The first single I bought was Beat the Clock by Sparks, which I bought from my local Woolies in 1979 or so. I still like Sparks and I like to think that having this as my first single indicates what great musical taste I had as a 10 year old. Actually, the reality is the charts in those years were so strong that you could have sent a chimpanzee into Woolies with a quid and a sign saying "I want a random Top 20 single", and the chances are he would have come out with something pretty decent. Unless he spotted the Pick n Mix counter first, I suppose.
For the next 8 years or so before I went off to college my record buying was mostly done in my local town's music shop (and it was a music shop, not a record shop; there was as much space given over to acoustic guitars, recorders and accordions as there was to Iron Maiden albums). There was nothing cool about the place, it was a family-owned shop that had a couple of racks for records, one of which had Scottish music albums (I hesitate to use the word "folk" here: mostly they were awful records with middle-aged blokes on the cover wearing chunky sweaters and kilts with titles like My Heart is in the Highlands), while the other was for rock and pop. The fact that it has such limited space meant that you soon ended up ordering most of your records, and my friends and I became well-acquainted with the shop's copy of the Music Master catalogue as we ordered such obscure recordings such as Meddle, Houses of the Holy and Master of Reality (before CDs came along back catalogue records seemed to be doomed to obscurity, especially the older ones. You would never see a copy of, say, Pet Sounds or John Wesley Harding in a record shop).
So, happy recollections of more innocent times? No, not really. Most of the time, the ordered records arrived within a week or two, but delays were common, especially if you weren't ordering from the majors. My copy of Black Sabbath's Sabotage, on the cheaper-than-chips NEMS label took seven months to arrive. Seven months! Plus, not everything was available and you would often arrive at the shop hoping to pick up your record only to hear the dread word "deleted".
I now realise that I was buying my records back then in essentially the same way as I buy the majority of my music these days - by mail order. The exception being that I was using the Music Master as opposed to Amazon (and if I could have accessed Amazon on my ZX Spectrum 48K, I would have).
I don't think the music shop is there anymore, not many of them are, having been bit torrented and amazoned to that great high street in the sky. And to be honest, I don't really mourn them. I thought I did, but the process of writing this post has made me realise that, if I'm really honest, I don't. Now on the other hand, I think second hand record shops should be goverment-subsidised, as they are effectively museums of popular culture where you can buy the exhibits. But that's a different post.
Anyway, as it's that time of the year, it's time to wish you all a good Christmas and post a picture of the record below, which may have been the first 12" single that I ever bought (I told you that my 10 year old self had good taste).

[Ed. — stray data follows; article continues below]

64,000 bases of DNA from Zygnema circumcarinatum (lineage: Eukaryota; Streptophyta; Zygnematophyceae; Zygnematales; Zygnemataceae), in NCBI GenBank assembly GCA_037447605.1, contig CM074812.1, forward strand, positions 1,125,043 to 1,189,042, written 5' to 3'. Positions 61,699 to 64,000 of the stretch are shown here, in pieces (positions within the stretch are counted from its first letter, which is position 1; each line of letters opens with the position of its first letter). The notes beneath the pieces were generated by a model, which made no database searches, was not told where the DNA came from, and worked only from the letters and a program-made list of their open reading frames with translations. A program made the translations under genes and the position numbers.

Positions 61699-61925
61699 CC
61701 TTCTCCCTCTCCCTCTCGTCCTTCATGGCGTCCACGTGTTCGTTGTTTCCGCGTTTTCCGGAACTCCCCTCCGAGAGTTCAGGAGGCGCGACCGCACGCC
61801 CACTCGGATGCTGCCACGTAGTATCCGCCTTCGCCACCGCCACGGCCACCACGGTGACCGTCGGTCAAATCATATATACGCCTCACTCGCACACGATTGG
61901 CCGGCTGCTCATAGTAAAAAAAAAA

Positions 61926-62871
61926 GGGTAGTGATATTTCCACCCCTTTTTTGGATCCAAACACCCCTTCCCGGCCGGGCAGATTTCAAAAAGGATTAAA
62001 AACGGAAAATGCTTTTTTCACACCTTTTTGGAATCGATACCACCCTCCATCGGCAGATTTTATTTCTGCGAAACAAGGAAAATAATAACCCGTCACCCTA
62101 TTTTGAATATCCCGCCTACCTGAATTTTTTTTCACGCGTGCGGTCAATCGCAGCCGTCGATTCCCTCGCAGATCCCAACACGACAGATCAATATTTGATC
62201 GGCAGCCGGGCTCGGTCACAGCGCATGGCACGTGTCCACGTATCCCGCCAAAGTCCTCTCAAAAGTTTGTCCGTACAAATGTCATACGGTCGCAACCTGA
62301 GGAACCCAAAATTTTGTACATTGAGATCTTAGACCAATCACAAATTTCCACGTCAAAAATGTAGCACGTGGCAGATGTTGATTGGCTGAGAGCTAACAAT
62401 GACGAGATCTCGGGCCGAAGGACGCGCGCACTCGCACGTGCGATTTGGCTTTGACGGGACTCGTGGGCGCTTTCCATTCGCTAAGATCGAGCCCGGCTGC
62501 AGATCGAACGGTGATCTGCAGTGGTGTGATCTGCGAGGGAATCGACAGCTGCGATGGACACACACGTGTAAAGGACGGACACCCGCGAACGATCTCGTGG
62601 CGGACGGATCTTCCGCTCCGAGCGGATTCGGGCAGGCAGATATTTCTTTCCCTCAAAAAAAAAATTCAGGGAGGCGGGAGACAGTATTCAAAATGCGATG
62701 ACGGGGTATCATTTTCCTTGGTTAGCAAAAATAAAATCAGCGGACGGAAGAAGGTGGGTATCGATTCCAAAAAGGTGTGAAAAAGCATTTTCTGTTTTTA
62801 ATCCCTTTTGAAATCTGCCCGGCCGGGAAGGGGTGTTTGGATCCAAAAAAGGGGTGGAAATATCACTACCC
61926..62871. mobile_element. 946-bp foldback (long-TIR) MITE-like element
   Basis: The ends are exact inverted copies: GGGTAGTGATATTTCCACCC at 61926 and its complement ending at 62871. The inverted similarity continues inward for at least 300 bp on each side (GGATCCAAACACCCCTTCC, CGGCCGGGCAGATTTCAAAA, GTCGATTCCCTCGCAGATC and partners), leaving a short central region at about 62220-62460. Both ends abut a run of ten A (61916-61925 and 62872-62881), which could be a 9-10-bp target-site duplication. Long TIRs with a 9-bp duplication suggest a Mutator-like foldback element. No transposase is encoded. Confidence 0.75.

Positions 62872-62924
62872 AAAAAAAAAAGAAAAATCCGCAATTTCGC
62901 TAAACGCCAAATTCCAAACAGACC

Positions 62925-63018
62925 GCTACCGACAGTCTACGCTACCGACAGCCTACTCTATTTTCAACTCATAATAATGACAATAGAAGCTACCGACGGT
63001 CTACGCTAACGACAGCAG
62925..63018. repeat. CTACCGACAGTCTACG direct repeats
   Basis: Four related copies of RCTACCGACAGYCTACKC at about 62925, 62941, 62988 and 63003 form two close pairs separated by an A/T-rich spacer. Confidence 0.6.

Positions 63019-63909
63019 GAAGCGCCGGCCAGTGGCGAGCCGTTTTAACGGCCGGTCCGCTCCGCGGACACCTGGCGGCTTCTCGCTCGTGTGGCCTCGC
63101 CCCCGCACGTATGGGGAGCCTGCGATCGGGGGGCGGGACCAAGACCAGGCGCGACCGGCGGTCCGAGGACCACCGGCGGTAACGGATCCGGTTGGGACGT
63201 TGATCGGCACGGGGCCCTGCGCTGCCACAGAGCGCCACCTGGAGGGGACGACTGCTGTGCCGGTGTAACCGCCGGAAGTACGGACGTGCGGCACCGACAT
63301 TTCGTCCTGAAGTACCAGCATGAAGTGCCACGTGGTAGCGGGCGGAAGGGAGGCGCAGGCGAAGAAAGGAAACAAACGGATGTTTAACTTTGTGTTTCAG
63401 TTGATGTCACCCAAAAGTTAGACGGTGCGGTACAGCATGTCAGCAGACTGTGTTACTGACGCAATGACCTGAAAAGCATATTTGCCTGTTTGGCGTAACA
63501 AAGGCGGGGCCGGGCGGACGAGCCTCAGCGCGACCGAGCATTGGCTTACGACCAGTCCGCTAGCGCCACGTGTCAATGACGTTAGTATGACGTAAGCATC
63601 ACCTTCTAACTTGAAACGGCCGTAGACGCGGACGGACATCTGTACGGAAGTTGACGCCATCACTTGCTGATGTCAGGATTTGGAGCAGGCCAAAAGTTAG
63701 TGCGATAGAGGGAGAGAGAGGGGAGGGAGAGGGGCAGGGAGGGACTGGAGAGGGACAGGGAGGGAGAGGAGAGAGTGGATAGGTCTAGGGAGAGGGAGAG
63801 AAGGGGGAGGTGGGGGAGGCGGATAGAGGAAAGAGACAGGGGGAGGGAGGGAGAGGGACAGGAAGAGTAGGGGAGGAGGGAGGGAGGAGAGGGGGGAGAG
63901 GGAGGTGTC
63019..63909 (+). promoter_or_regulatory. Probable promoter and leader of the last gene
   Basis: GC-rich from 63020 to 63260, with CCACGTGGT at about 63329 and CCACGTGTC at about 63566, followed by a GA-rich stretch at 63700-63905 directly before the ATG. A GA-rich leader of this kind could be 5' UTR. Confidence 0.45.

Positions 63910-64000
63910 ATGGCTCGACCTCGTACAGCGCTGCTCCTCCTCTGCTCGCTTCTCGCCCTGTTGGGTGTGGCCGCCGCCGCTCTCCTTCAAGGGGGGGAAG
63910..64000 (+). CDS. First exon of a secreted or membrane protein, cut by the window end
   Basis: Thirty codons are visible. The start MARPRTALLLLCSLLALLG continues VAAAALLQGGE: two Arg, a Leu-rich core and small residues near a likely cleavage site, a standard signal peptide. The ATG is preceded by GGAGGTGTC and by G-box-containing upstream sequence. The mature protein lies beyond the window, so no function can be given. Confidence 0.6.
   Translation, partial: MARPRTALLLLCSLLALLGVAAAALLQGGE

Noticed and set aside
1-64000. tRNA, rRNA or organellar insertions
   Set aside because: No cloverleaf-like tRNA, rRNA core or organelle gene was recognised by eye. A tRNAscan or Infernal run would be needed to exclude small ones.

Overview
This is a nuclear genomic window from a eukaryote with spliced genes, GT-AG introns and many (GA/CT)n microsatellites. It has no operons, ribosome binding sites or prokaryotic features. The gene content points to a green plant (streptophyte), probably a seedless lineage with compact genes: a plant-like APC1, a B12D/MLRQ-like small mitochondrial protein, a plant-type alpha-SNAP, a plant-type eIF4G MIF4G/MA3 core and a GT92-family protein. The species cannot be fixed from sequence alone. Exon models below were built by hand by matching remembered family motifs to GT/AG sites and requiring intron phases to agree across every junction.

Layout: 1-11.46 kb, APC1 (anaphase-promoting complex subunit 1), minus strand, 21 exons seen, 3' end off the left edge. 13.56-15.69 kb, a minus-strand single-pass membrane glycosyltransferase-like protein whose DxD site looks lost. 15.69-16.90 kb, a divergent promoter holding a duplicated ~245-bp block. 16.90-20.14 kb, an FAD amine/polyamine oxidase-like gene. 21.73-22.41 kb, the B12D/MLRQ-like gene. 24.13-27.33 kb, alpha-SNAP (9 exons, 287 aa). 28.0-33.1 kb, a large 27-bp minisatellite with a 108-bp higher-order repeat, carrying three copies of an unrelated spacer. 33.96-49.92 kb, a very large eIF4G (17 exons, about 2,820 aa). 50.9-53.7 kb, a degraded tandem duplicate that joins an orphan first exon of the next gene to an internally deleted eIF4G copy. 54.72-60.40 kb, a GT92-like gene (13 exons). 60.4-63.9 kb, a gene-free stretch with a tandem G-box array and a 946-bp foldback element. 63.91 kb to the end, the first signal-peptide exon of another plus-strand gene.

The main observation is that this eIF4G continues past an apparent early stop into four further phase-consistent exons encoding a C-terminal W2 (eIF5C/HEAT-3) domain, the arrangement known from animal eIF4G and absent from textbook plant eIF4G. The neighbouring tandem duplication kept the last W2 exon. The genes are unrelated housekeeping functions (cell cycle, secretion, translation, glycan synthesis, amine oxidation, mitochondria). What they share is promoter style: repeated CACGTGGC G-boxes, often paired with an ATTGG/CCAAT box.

Monday, December 5, 2011
I suppose I should have enjoyed the Anvil film a lot more than I did. After all, heavy metal documentaries are usually catnip to me, even though they tend to cover the same ground (Birmingham ...blah blah .... heavy industry ... blah blah ...Born to be Wild ... blah blah) and have the same old talking heads with the leaky memories. I'll sit and watch them all night. So why didn't I like the Anvil film?
Well first of all, the film suffers from that common ailment that we can call "Swollen Opinions". Now I remember Anvil back in the 80s, when they were seen as a silly bunch of chancers from Canada who would pose for photos with a vibrator (or as Kerrang! put it: "erm, a crystallised banana"). However, according to the film, they were one of the time's most influential bands who somehow unjustly missed out on stardom. So we saw an old copy of Kerrang with them on the cover, even though back then Kerrang would put pretty much anybody on the cover, such as Aldo Nova, Baron Rojo and Budgie. We had Malcolm Dome go on about how "heavy" they were, and we got endorsements from folk like Lemmy, Scott Ian, Lars Ulrich and Slash. In fact we got to hear more people talking about their music than the music itself, and when you heard the music you realised why.
However, the other reason I didn't warm to the film may just be a consequence of me getting older. The "plot" of the documentary involves Lips raising 13,000 pounds from his sister to finance recording professionally their new album (their 13th) which they then hawk (unsuccessfully) around major record labels. We're meant to see this as showing that they have a Never Say Die spirit and are fully dedicated to living the Rock & Roll Dream. But I just saw it as desperation, a last Hail Mary from a bunch of 50-something musicians in denial who can't accept that their time has past. The younger me would probably have admired that dedication. The older me felt sorry for the sister.
Edit: I've realised that my friend Bright Ambassador also wrote a (much better) post about the film, and moreover, unlike me, wrote about the damn thing when it came out. You can read it here.